Sunday, October 22, 2017

Alcohol and the Adolescent Brain

“But there’s nothing else to do” or “everyone else does it.”

Alcohol has powerful depressant effects, initially decreasing inhibitions. Alcohol adversely affects many organs, including the esophagus and stomach (gastritis), pancreas, liver (fat deposition, inflammation, eventually scarring/cirrhosis), heart (high blood pressure, rhythm disturbances, muscle damage), nerve (damage), and brain (cognition).

The adolescent brain suffers numerous toxicities from alcohol. The New York Times shares classic information about teen alcohol risks. Aside from impaired judgment and driving risks, teen alcohol use predisposes to alcoholism and impairs brain centers responsible for learning, memory, and spatial relationships.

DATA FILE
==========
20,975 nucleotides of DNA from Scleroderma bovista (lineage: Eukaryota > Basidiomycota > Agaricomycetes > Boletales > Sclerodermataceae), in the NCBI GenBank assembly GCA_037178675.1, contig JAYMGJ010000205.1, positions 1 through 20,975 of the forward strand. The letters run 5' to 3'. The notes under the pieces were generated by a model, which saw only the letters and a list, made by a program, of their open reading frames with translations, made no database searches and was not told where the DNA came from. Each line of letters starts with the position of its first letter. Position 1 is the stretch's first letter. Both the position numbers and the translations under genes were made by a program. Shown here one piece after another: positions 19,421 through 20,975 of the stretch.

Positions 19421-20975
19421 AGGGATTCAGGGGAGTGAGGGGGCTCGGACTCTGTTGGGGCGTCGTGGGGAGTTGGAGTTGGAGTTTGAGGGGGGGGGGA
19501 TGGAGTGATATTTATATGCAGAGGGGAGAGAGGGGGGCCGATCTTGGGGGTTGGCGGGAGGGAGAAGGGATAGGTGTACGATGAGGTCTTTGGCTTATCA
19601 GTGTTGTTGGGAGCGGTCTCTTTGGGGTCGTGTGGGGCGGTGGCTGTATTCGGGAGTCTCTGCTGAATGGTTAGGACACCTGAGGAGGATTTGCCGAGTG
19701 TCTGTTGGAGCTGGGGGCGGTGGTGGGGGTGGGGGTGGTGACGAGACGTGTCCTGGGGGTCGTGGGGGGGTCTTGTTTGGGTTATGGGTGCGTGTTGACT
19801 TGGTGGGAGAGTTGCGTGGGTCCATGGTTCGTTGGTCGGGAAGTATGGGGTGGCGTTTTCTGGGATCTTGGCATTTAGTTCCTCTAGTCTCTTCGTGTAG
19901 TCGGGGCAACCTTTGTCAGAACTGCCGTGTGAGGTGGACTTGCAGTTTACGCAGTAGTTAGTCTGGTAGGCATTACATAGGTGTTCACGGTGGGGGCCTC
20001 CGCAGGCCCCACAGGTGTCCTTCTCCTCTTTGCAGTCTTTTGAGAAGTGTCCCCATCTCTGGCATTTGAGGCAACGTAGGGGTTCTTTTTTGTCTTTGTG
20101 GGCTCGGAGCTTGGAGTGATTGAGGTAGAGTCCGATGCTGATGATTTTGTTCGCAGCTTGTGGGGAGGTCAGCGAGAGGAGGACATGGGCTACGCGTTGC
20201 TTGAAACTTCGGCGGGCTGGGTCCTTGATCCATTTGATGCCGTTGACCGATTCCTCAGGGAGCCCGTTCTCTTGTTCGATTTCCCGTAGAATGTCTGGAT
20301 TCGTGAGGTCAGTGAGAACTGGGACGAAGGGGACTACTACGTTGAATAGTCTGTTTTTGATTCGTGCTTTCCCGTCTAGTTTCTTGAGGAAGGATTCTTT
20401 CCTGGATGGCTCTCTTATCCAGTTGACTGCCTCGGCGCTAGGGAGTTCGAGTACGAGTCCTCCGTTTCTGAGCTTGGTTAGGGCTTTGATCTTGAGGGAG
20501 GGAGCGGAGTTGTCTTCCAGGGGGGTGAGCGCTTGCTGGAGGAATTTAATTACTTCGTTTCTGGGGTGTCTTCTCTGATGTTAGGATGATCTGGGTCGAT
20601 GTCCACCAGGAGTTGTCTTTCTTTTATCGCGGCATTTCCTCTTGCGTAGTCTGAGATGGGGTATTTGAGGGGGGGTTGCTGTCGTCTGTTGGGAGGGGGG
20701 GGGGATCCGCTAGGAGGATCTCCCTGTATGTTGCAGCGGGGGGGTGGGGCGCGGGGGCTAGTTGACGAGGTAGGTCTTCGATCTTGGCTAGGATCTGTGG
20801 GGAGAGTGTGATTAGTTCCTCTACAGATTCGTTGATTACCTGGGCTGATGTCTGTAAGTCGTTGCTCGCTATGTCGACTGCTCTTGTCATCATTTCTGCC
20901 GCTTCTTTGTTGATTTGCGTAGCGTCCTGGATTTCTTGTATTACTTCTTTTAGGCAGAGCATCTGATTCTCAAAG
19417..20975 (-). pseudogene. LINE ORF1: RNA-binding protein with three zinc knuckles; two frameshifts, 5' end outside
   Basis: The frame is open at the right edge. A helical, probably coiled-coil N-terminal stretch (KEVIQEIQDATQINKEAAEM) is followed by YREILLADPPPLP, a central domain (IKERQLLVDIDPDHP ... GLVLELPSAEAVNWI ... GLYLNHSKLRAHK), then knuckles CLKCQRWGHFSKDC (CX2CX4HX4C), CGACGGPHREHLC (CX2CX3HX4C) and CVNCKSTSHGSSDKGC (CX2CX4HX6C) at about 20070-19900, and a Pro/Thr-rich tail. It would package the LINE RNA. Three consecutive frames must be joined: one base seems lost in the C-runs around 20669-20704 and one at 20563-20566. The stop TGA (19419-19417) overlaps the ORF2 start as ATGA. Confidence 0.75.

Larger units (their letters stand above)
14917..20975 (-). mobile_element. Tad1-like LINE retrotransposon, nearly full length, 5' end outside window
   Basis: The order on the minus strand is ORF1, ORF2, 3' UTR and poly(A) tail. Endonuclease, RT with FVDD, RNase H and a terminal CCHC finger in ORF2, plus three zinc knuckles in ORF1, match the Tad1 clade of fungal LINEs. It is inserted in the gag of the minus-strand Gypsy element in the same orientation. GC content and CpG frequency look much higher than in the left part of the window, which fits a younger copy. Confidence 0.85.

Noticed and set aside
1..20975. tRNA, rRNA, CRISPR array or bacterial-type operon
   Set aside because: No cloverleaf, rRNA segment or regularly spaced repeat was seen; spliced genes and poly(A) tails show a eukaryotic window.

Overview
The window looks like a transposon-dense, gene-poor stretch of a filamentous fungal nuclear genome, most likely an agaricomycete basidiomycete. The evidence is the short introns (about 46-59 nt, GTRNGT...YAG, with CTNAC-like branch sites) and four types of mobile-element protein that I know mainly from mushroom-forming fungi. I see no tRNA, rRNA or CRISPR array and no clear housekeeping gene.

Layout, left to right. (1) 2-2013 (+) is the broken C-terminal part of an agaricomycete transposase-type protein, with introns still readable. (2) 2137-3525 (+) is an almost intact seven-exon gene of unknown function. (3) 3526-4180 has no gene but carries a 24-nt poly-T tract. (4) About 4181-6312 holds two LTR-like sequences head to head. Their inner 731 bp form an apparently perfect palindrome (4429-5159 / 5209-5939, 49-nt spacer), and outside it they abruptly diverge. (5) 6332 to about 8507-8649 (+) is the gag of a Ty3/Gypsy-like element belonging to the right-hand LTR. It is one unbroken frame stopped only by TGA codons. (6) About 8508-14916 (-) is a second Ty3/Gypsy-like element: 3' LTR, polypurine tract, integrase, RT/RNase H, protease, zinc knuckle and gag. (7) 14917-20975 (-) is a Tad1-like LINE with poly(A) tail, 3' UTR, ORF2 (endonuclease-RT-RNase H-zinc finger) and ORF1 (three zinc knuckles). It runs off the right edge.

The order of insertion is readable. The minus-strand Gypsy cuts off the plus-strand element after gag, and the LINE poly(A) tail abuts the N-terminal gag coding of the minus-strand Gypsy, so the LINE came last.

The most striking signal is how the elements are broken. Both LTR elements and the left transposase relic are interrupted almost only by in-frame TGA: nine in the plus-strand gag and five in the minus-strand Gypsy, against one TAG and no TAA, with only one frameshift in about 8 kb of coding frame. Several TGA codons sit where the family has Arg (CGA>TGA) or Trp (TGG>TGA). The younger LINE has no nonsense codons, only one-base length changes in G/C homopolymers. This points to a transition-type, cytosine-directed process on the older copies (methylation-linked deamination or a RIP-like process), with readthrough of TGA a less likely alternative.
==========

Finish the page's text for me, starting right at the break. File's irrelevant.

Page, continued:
Peer pressure often overrules both prohibitions and common sense, even when athletic suspensions are policy.

But why should student-athletes particularly care? A single night’s alcohol use impairs hydration (alcohol is a diuretic), muscle recovery, healing, and can cause memory deficits for three days. Alcohol damages sleep. It limits absorption of key vitamins. It decreases endurance.

Teen girls are at even higher risk.  Sports require both coordination and complex spatial processing. Studies showed decreased brain activity in relevant areas (by neuroimaging with functional MRI).

Alcohol use by teen athletes compromises central (brain) and peripheral (muscle and organ) function, some of which can be irreversible. Alcohol use manifests extreme selfishness as athletes hurt themselves and their teammates. Exceptional performance demands exceptional behaviors, persistent commitment, and special discipline. Science and facts not opinion inform excellence.

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